Strings are manipulated using a set of predicates that mirrors the
set of predicates used for manipulating atoms. In addition to the list
performs the type check for this type and is described in section
The predicates produce the type indicated by the predicate name as
output. This policy simplifies migration and writing programs that can
run unmodified or with minor modifications on systems that do not
support strings. Code should avoid relying on this feature as much as
possible for clarity as well as to facilitate a more strict mode and/or
type checking in future releases.
- Bi-directional conversion between an atom and a string. At least one of
the two arguments must be instantiated. An initially uninstantiated
variable on the “string side'' is always instantiated to a string.
An initially uninstantiated variable on the “atom side'' is always
instantiated to an atom. If both arguments are instantiated, their
list-of-character representations must match, but the types are not
enforced. The following all succeed:
- Bi-directional conversion between a number and a string. At least one of
the two arguments must be instantiated. Besides the type used to
represent the text, this predicate differs in several ways from its ISO
cousin:170Note that SWI-Prolog's
syntax for numbers is not ISO compatible either.
- If String does not represent a number, the predicate fails
rather than throwing a syntax error exception.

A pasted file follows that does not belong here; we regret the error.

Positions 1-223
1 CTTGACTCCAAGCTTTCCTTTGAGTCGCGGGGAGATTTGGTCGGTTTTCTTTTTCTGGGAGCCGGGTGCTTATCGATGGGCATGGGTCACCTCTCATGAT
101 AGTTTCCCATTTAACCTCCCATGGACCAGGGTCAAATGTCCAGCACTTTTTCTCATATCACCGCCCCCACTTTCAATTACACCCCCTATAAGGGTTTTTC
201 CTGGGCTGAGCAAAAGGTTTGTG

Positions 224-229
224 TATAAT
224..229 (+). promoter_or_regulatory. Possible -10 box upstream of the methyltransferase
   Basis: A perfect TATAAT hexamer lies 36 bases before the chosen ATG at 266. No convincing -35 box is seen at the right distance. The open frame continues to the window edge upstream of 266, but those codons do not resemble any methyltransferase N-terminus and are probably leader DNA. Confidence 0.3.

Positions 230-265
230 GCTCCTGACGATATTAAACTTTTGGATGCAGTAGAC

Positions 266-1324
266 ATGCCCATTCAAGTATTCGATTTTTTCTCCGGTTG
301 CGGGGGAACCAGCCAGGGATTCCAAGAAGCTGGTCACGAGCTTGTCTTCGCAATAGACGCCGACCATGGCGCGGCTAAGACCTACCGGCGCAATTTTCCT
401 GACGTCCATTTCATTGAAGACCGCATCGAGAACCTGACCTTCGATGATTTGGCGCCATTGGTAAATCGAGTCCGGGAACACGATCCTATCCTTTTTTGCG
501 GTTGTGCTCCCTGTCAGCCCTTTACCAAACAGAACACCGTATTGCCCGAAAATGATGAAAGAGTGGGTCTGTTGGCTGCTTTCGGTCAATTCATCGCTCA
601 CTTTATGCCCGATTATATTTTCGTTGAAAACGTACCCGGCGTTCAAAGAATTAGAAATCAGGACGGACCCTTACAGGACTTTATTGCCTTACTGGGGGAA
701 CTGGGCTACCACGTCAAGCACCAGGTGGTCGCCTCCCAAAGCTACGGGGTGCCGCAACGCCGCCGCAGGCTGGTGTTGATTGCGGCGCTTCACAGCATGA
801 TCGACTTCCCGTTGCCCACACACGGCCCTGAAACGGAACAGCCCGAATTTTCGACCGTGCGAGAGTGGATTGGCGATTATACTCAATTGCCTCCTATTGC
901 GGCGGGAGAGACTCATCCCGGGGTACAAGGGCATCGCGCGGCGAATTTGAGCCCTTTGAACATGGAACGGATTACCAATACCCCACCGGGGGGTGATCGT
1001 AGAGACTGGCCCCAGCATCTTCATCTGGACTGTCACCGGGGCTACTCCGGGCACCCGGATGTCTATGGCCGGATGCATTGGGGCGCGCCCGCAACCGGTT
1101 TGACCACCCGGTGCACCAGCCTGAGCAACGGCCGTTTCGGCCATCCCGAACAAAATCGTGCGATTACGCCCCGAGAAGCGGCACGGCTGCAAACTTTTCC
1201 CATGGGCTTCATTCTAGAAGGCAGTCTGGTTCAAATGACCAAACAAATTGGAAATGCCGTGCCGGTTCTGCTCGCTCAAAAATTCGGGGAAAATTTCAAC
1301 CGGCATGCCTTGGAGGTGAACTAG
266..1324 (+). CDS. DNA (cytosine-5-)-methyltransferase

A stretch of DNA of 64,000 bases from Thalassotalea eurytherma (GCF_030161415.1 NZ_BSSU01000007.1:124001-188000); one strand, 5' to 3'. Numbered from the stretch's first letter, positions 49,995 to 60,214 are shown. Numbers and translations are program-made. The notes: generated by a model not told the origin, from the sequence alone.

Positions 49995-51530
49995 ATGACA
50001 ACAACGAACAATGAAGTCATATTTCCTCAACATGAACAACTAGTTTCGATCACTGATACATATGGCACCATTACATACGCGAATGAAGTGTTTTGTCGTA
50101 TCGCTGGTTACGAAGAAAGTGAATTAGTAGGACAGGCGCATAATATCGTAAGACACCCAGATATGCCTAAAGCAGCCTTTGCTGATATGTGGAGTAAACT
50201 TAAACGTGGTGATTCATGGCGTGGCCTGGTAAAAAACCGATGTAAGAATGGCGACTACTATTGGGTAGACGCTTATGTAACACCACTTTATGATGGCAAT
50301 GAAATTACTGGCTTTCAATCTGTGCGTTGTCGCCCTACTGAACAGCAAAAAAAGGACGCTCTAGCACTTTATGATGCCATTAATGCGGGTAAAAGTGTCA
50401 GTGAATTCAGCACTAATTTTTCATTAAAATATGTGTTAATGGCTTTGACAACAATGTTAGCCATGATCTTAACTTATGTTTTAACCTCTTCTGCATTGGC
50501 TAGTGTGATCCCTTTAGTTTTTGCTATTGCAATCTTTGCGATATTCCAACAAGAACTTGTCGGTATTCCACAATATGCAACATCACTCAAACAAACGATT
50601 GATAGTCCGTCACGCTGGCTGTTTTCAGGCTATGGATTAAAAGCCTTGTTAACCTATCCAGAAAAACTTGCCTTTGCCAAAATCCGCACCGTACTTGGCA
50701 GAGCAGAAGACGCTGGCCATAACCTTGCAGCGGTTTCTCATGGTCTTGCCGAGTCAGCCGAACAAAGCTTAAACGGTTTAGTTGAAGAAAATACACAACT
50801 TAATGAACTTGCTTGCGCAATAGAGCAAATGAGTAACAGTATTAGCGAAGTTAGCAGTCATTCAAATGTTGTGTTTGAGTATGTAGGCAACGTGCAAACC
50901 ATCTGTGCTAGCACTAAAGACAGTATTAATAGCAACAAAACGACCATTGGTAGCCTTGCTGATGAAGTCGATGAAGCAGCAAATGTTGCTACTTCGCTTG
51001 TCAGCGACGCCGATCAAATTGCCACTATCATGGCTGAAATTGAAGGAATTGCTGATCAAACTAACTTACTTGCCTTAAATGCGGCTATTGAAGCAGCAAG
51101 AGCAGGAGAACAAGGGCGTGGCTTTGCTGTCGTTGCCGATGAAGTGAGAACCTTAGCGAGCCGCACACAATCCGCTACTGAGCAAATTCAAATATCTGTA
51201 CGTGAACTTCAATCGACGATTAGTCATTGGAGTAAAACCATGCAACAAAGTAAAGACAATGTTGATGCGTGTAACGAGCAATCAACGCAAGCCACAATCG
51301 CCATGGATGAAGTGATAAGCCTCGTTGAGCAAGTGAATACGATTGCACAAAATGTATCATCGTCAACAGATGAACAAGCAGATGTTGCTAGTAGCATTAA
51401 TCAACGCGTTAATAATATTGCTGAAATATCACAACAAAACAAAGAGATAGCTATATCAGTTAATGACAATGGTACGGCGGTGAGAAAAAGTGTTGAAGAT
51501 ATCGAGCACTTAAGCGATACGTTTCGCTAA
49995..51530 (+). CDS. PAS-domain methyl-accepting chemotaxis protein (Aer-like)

- Leading white space and Prolog comments are not allowed.
- Numbers may start with
- It is not allowed to have white space between a leading
and the number.
- Floating point numbers in exponential notation do not require a dot
before exponent, i.e.,
"1e10" is a valid number.
Unlike other predicates of this family, if instantiated, String
cannot be an atom.
The corresponding‘atom-handling' predicate is atom_number/2,
with reversed argument order.
- Bi-directional conversion between a term and a string. If String
is instantiated, it is parsed and the result is unified with Term.
Otherwise Term is‘written' using the option
and the result is converted to String.
- As term_string/2,
passing Options to either read_term/2
?- term_string(Term, 'a(A)', [variable_names(VNames)]).
Term = a(_9674),
VNames = ['A'=_9674].
- Bi-directional conversion between a string and a list of characters. At
least one of the two arguments must be instantiated.
See also: atom_chars/2.
- Bi-directional conversion between a string and a list of character
codes. At least one of the two arguments must be instantiated.
- True when the (Unicode) String is represented by Bytes
Encoding. If String is instantiated it may
represent text as an atom, string, list of character codes or list or
Bytes is always a list of integers in the range 0 ...
255. At least one of String or Bytes must be
instantiated. This predicate is notably intended as an intermediate step
to perform byte oriented operations on text. Examples are (base64)